Data from Kaingaroa Forest has been used –  some 2.78 million observations on 62 variables have been input into the ‘Catboost’ model, resulting in over 170 million values to be handled. The model has enabled a ranking of how different elements – for example seedlot, spring temperature, elevation, leaf area index – affect productivity.

Results show the potential of machine learning models to interpret phenotypic variability across a forest. Selection of specific seedlots for given areas of the forest to optimise productivity is one example of the many possible benefits for growers.

Individual tree phenotyping: understanding the drivers of growth

Presenter: David Pont, Presenter

Techniques using LiDAR outputs have been developed to correlate individual tree crown metrics with other physical metrics of the tree, such as height, total stem volume, and diameter at breast height (DBH). Large data sets have successfully been screened to select individual trees of interest.

In addition, UAV-based data is enabling point clouds of individual trees to be created which describe stem metrics as sweep, lean, taper and branchiness as well as stem diameter and height.

Ultimately scientists will be able to ‘fuse’ above and below canopy data, enabling trees to be measured and described by remote sensing technologies. The benefit to forest managers will come in various ways, not least in potential savings in forest inventory costs.

Virtual trees: phenotype modelling

Presenter: Damien Sellier, Scion

By combining multiple computer models describing different aspects of tree growth, a virtual tree model has been created, which can ‘grow’ radiata pine internally up to age of 7-8 years.

The model produces high-resolution 3-D maps of internal wood properties, and simulates key internal transport processes such as the movement of water and carbon dioxide.

Ultimately the aim is to produce a tool that will enable growers to make the link between the quality of their product and the growing environment. The hope is that they will then be able to adapt management factors to improve timber quality.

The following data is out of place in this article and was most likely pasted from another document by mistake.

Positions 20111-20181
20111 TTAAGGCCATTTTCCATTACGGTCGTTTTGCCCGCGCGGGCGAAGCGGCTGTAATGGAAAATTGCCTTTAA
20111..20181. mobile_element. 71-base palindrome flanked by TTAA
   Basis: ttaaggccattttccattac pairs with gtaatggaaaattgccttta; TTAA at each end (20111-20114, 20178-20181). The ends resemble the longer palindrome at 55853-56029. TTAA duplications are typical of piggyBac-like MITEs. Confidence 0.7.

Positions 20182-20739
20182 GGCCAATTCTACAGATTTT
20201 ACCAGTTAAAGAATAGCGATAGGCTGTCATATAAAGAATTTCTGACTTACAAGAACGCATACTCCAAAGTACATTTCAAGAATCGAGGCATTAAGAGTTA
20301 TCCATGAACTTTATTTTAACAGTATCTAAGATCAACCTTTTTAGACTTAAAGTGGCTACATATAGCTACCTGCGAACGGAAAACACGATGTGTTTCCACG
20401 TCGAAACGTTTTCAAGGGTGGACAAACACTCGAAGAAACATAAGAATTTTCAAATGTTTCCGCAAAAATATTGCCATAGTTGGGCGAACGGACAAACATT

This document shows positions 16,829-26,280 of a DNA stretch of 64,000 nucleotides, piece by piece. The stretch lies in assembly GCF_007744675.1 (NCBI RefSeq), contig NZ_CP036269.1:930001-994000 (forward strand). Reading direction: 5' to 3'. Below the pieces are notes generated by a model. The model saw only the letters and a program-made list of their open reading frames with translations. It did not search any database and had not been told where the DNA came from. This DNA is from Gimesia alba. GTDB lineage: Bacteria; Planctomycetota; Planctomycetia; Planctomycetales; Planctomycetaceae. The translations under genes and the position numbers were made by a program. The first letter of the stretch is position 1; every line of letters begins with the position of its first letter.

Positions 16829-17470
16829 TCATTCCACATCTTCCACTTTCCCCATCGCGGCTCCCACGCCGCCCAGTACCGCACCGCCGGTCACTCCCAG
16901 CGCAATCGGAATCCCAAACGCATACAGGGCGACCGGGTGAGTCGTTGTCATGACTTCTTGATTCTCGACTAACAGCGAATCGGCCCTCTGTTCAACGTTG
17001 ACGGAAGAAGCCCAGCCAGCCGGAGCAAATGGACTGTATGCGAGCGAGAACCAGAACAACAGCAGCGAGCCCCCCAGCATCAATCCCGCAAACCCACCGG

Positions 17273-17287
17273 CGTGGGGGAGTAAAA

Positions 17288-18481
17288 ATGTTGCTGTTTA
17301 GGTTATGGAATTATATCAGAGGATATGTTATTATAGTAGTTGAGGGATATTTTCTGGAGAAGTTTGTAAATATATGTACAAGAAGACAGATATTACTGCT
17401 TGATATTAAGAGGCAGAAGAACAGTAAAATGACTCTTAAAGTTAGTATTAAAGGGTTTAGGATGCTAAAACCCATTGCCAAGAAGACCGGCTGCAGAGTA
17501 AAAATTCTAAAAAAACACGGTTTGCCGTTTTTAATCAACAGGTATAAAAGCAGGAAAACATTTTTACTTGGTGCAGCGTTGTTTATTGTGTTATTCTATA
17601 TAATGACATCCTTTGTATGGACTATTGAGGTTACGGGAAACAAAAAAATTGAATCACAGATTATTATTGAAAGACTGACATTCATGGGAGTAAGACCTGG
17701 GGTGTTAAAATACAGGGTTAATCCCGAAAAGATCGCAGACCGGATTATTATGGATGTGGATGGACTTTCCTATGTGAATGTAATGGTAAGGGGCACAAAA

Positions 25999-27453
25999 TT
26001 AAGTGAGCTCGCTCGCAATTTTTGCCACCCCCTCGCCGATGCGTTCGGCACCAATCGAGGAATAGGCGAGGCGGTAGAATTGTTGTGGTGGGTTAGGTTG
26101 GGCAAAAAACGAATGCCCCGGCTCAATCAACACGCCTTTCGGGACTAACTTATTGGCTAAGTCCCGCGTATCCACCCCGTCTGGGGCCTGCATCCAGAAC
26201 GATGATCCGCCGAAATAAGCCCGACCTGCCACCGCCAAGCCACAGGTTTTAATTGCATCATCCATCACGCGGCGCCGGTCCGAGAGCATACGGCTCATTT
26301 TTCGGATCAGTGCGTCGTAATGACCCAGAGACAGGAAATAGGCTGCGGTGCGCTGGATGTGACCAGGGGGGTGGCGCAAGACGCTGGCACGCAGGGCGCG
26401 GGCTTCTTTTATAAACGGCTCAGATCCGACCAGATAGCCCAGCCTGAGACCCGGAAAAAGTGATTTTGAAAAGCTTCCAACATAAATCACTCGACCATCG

GCFF Session 2 Panel Discussion

Session Chair:  John Moore, Scion

GCFF Session 3 : Enhancing future forests: stacking productivity gains

Presentations:  GCFF conference 2019_Sesssion 3

GCFF Session 3 Facilitator Introduction

Session Chair:  Amanda Matson, Scion

The Accelerator Trials

Presenter: Simeon Smaill, Scion

A new series of long-term, large-plot trials, the ‘Accelerator Trials’ have been established at six sites between 2015 and 2018. The trials provide a facility for testing new science, and are already being used to trial some novel establishment and early intervention practices.

The aim is to ‘stack’ productivity gains from a range of different domains and occur at different times during the rotation.

Understanding the site

Presenter: Loretta Garrett, Scion

The Accelerator trials will be part of research to understand soil properties and their interaction with tree nutrient balances. Key to this work is the NuBalM model developed by Scion and which has various applications – for example:

  • predicting the nutrient requirements of a site for future rotations
  • predicting trees’ nutrient demand through time
  • guiding mid-rotation fertiliser interventions.

Optimising silviculture

Presenter: John Moore, Scion

Stand density, carrying capacity and stand uniformity are all known to affect overall productivity. The Accelerator trials will enable research into optimising stand productivity through manipulation of these factors for many years to come.

For example, early research into the effect of two different ground preparation techniques on growth of trees in different families has already yielded some interesting and significant results.

Stimulating soil microbes

Presenter: Sarah Addison, Scion

Trees don’t grow in isolation and microbial activity in soil plays a huge role in helping tree productivity. Microbes can increase stress tolerance, produce hormones that alter growth and keep resources such as nitrogen available for the trees to use.

Research has shown, for example, that the microbe ACC deaminase can improve drought tolerance, but importantly there is an interaction with tree genotype as well, so different families will respond to differing degrees to the presence of the microbe.

The whole area of soil microbes within forests is very new, with many unanswered questions. We are already moving from measuring microbes to actively managing their activity, however.

Research with the biostimulant ‘biuret’

Presenter: Simeon Smaill, Scion